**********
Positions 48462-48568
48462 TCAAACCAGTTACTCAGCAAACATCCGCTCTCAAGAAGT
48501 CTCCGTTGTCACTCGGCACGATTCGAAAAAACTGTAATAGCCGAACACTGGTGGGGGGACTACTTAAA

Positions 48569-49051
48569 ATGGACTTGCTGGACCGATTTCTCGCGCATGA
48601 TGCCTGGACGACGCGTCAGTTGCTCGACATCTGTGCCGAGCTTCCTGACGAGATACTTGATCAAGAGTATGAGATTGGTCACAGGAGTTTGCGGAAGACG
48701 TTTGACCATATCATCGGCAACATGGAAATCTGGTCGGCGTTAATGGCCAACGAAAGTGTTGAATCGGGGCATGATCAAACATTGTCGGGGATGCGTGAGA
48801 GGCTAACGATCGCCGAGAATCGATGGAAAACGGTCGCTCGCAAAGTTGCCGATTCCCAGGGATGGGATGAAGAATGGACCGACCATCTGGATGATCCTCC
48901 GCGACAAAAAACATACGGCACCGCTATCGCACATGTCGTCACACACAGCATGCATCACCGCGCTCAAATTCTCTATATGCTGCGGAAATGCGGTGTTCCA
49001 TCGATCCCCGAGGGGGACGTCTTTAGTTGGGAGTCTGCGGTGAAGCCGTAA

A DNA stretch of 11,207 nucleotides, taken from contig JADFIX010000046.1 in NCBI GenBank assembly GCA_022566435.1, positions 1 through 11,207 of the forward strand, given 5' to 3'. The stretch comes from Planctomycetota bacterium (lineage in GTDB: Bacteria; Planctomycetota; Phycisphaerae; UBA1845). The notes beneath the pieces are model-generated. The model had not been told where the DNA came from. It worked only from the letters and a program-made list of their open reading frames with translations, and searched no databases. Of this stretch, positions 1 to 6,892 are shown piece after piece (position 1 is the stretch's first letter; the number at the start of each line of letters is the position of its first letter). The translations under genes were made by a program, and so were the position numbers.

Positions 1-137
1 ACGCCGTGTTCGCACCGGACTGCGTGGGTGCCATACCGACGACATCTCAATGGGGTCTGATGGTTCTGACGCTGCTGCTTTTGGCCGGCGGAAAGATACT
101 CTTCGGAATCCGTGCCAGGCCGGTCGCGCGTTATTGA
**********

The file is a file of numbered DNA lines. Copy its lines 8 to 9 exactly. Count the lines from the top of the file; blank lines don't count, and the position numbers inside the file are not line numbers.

48801 GGCTAACGATCGCCGAGAATCGATGGAAAACGGTCGCTCGCAAAGTTGCCGATTCCCAGGGATGGGATGAAGAATGGACCGACCATCTGGATGATCCTCC
48901 GCGACAAAAAACATACGGCACCGCTATCGCACATGTCGTCACACACAGCATGCATCACCGCGCTCAAATTCTCTATATGCTGCGGAAATGCGGTGTTCCA